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Distinct set of white blood cells found to set the pace of wound repair

Submitted by on 26 September, 2018 – 4:32 pm
After more than 50 experiments on mice, scientists at Johns Hopkins doctors have traced the basic measures taken by a particular set of white blood cells in determining the pace of recovery from severe lung injury.

White blood cells called regulatory T cells or regulatory T cells for short, and his best-known function is to maintain the body’s immune system attacks its own healthy tissues.

“Our study results are the first and leading critics in the search for treatments for a medical condition that until now had none, despite its high mortality,” says lead study investigator and pulmonologist Landon King, MD “When a patient presents with acute lung injury, we want the team to critical care medicine could do more to stabilize the patient on a respirator, “says King, director of critical care medicine and pulmonary medicine at Johns Hopkins University School of Medicine.

King says the study opens the door to a new field in research and development of drugs that either speed up the subsequent activation of regulatory T cell injury, or supplement the regulatory T cell levels in people who can be relatively deficient in lymphocytes of any of lung diseases or chemotherapy. Lymphocyte is the technical term for a type of white blood cell.

About 200,000 Americans have some form of sudden, acute lung injury (ALI) annually, in which the inflammation has spread through both lungs, making breathing difficult and the body starved of much needed oxygen. These include people with acute respiratory distress syndrome caused by severe infection, the most severe form of ALI. Also included burn victims, people with chest injuries from car accidents, and cancer patients who have had adverse reactions to platelet transfusion of donated blood. Almost all people with ALI requiring mechanical ventilation by the fans, and nearly 75,000 die annually.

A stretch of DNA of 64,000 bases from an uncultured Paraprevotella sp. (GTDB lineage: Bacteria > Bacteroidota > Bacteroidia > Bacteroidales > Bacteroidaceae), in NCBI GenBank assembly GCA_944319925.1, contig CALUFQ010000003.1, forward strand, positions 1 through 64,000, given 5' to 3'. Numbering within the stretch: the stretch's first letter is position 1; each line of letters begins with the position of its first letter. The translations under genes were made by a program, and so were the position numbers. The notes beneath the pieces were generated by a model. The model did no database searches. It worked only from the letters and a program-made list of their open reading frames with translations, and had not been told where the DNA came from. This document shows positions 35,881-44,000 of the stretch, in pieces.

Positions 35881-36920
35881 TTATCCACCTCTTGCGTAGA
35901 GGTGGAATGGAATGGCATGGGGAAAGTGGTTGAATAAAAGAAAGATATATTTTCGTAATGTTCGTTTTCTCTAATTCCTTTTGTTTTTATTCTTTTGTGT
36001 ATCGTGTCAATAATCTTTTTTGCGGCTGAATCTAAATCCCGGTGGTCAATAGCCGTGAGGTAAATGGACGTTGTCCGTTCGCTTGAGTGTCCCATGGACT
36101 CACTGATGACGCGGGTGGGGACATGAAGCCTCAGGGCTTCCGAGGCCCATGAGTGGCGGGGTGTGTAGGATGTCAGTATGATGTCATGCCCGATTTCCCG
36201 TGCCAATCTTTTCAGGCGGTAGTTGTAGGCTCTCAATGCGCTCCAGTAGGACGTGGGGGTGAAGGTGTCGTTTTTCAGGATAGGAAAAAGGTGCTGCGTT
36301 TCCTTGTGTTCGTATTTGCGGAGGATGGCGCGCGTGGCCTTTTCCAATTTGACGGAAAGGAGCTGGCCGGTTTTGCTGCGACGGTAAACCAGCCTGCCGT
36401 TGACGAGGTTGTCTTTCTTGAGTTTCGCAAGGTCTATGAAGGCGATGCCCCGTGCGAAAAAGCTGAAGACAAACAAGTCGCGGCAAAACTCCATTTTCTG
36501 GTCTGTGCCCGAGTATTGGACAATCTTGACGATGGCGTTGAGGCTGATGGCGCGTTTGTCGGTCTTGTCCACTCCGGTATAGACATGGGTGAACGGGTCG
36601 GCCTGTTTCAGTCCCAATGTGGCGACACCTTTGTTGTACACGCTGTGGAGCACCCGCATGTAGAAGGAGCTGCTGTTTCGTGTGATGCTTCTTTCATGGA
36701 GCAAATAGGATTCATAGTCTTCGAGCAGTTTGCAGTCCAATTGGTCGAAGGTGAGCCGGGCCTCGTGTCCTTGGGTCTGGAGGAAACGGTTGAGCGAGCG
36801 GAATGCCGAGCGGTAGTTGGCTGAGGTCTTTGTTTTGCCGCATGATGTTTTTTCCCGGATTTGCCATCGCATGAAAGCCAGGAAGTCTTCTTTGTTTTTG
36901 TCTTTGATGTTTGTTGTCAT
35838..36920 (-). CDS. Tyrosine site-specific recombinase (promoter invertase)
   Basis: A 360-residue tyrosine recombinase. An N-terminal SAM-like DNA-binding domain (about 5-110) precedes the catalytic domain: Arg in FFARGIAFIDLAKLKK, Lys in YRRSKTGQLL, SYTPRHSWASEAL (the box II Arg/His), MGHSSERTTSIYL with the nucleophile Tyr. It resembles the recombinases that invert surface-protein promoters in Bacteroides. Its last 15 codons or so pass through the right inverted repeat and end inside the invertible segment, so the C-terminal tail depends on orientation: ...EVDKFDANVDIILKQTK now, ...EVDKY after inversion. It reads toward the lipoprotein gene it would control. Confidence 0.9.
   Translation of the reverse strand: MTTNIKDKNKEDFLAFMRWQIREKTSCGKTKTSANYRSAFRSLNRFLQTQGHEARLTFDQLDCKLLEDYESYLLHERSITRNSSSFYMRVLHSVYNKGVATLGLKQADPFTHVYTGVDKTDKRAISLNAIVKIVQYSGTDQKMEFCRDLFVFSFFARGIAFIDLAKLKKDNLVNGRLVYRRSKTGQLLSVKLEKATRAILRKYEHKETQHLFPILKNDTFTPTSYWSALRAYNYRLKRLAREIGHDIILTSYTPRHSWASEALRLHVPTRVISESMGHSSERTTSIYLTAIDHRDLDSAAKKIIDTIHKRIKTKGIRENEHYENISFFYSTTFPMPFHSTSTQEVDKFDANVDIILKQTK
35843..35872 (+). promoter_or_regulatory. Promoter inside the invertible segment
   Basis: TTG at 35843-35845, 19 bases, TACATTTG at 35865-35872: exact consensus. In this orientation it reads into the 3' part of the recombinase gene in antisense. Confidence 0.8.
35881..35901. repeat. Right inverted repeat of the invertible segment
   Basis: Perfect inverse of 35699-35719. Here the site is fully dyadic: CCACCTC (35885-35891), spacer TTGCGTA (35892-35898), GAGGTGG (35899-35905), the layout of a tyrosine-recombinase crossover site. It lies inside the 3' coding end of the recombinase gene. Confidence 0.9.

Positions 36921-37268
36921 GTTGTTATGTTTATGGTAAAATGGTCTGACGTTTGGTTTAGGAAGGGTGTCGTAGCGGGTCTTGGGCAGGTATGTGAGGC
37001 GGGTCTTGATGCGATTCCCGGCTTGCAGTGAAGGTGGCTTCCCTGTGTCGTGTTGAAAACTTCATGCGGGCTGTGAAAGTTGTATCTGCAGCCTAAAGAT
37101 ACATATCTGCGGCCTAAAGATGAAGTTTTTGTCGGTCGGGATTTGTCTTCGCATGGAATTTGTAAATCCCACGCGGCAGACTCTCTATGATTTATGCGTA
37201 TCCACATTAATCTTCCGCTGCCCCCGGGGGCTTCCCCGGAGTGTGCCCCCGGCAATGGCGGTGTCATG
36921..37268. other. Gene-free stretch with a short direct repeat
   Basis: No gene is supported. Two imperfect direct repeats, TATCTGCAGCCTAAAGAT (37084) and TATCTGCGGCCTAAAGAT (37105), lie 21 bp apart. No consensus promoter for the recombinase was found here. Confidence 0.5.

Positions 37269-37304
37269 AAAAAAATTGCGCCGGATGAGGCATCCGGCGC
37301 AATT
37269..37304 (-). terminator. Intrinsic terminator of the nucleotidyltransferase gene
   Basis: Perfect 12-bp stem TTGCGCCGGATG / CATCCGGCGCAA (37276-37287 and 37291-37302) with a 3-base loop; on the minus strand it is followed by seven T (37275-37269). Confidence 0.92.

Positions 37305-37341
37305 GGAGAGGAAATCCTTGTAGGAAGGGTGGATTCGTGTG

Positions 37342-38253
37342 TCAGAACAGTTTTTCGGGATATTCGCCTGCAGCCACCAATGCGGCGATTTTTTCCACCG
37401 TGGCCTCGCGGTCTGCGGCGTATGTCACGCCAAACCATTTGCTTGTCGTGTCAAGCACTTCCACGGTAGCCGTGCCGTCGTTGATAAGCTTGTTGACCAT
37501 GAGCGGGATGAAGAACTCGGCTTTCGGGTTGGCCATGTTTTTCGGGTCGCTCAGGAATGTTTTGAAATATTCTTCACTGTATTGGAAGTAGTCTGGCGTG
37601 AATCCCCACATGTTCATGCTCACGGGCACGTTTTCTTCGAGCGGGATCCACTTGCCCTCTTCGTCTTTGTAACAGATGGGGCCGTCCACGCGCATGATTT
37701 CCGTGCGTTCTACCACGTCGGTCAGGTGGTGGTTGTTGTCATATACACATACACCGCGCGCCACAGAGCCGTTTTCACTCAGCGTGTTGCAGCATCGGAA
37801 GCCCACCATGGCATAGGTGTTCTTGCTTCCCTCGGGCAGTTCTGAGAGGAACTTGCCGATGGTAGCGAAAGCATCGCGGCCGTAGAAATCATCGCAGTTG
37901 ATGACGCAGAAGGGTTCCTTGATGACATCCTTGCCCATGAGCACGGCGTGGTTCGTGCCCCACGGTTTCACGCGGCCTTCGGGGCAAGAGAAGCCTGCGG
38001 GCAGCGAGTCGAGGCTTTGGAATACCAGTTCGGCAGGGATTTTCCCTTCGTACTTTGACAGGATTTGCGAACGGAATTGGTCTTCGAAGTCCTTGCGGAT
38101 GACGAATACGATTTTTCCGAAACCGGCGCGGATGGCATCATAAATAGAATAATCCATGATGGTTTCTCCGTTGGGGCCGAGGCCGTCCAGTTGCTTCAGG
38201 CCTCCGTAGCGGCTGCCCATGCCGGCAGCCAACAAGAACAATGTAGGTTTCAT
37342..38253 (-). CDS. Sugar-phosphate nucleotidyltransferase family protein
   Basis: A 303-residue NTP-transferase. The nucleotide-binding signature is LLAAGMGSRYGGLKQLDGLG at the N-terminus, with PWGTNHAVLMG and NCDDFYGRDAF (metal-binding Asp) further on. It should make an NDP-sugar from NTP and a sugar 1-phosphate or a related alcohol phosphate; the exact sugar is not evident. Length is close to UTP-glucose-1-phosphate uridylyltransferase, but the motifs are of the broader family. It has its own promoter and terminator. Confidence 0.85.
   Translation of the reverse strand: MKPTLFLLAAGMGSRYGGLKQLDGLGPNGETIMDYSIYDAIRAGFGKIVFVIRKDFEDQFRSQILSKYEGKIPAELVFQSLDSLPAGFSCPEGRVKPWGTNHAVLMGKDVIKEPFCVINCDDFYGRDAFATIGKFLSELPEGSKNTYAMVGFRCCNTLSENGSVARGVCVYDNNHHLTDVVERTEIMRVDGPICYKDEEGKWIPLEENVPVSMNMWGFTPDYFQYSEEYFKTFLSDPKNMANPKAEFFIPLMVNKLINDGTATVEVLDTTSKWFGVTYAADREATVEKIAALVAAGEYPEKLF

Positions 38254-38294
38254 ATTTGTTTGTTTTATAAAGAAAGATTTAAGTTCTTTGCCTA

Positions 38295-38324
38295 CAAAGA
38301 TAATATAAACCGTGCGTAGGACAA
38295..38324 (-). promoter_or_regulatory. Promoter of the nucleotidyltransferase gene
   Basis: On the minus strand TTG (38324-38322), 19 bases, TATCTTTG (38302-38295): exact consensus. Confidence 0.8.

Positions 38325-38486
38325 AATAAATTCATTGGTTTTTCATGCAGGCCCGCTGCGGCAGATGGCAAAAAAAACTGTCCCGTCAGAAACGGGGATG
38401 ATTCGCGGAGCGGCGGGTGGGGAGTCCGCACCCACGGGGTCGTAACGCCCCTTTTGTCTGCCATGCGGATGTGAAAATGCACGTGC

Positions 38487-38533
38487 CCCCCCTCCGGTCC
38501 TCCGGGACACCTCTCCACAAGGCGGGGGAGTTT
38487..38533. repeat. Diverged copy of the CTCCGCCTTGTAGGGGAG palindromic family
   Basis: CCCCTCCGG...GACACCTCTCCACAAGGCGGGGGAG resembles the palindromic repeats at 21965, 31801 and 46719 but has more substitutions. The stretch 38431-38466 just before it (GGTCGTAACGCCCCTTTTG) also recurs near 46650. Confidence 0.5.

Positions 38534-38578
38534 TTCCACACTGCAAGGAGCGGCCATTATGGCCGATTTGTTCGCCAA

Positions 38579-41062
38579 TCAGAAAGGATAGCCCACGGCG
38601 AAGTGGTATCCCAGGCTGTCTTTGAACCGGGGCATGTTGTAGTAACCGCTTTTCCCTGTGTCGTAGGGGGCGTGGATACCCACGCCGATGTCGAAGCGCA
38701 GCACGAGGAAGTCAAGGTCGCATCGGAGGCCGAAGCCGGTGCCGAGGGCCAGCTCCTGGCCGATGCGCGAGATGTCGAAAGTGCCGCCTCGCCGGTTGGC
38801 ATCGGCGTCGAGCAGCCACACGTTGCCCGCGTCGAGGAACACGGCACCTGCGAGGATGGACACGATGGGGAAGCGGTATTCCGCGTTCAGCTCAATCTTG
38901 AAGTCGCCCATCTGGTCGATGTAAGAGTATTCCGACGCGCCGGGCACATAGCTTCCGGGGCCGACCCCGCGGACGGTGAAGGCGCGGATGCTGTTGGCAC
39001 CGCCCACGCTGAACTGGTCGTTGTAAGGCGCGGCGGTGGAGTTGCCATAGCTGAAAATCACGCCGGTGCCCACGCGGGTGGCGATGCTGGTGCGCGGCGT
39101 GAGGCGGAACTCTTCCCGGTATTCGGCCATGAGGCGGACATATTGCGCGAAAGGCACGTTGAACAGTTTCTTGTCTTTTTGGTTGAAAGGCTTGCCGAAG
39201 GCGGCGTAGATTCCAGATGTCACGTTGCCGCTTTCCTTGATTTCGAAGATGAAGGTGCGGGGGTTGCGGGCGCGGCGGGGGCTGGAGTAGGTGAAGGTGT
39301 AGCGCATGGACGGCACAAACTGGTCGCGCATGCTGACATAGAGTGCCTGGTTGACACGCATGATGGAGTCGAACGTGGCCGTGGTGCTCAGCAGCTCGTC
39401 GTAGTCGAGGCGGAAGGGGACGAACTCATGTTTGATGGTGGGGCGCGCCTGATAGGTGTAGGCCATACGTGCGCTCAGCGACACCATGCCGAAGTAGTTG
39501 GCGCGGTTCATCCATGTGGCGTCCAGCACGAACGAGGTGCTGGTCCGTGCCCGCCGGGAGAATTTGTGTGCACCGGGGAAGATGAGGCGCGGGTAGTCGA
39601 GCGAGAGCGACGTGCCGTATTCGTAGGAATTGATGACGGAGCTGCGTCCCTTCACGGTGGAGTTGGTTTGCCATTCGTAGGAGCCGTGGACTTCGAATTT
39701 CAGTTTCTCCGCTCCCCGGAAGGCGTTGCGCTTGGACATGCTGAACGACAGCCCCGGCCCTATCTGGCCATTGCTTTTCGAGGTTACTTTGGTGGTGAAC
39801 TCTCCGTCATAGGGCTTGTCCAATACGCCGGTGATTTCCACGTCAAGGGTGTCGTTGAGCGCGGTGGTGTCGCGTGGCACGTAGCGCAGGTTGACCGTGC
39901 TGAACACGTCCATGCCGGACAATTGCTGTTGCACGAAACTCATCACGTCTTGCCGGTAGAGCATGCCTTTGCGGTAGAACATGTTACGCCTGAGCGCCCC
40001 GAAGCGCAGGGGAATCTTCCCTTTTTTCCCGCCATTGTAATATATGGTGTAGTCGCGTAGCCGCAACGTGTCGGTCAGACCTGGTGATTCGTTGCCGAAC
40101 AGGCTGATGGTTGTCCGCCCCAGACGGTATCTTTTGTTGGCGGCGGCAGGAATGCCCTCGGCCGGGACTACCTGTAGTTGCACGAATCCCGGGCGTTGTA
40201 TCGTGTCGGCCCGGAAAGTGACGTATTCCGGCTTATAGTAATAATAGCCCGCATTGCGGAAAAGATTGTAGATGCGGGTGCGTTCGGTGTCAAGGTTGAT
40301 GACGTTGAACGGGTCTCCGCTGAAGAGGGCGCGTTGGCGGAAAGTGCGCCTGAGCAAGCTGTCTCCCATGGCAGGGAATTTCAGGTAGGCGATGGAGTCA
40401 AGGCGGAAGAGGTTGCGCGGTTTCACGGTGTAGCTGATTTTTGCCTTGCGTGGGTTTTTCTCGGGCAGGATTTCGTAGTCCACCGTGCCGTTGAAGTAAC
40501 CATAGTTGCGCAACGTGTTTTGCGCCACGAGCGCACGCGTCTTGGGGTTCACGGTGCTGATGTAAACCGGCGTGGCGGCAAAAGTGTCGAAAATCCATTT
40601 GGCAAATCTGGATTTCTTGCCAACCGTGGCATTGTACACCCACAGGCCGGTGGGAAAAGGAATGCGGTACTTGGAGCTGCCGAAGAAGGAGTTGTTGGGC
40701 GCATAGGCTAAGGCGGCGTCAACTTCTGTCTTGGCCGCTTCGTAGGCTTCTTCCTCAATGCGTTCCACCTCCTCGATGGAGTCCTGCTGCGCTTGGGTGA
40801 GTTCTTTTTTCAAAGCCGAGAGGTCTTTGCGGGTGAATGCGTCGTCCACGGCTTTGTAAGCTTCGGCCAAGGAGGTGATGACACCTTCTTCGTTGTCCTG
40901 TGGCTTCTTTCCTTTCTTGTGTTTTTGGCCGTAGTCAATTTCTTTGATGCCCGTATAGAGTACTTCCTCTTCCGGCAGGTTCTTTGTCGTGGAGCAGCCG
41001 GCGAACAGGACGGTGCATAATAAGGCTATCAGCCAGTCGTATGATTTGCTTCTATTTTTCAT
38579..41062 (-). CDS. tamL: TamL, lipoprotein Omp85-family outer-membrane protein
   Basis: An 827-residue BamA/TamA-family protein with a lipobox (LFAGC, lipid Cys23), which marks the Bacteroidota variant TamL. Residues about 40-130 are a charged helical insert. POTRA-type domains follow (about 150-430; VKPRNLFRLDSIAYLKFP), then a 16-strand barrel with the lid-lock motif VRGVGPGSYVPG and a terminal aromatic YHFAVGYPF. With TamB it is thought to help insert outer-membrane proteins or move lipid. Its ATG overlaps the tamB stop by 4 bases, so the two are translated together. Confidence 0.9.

The team of experts from Johns Hopkins, lung, the results of the joint study to be published in the Journal of Clinical Investigation online September 21, said his three-year investigation is believed to be the first to distinguish immune system function in wound repair in lung function immediately after injury and inflammation that follows. They add that the study is also the first laboratory and clinical analysis to show how the body is built-in system of natural regulatory T cells can be accelerated or slowed down, either help or hinder the healing of severely damaged lung tissue.

Encouraged by the lack of treatment options, the King and his team began to track and trace the biological steps involved in the recovery of Ali with an experiment on mice that were already serving as a laboratory model for lung injury. As part of the laboratory model, mice inhaling a bacterial substance known to seriously damage both lungs within 24 hours, with inflammation, on average, reaching a maximum after four days. In mice that survive, the average recovery time is 10 days.

Researchers had long assumed that an initial increase in levels of blood cells deep within the cavities of the lung tissue that occurs in mice and humans, was the first response of the immune system to inflammation of lesions. But the Hopkins scientists were surprised to find a higher mortality rate in mice that had been genetically modified to be deficient in lymphocytes, at 40 percent, while the mortality rate in mice with lymphocytes was only 10 per percent.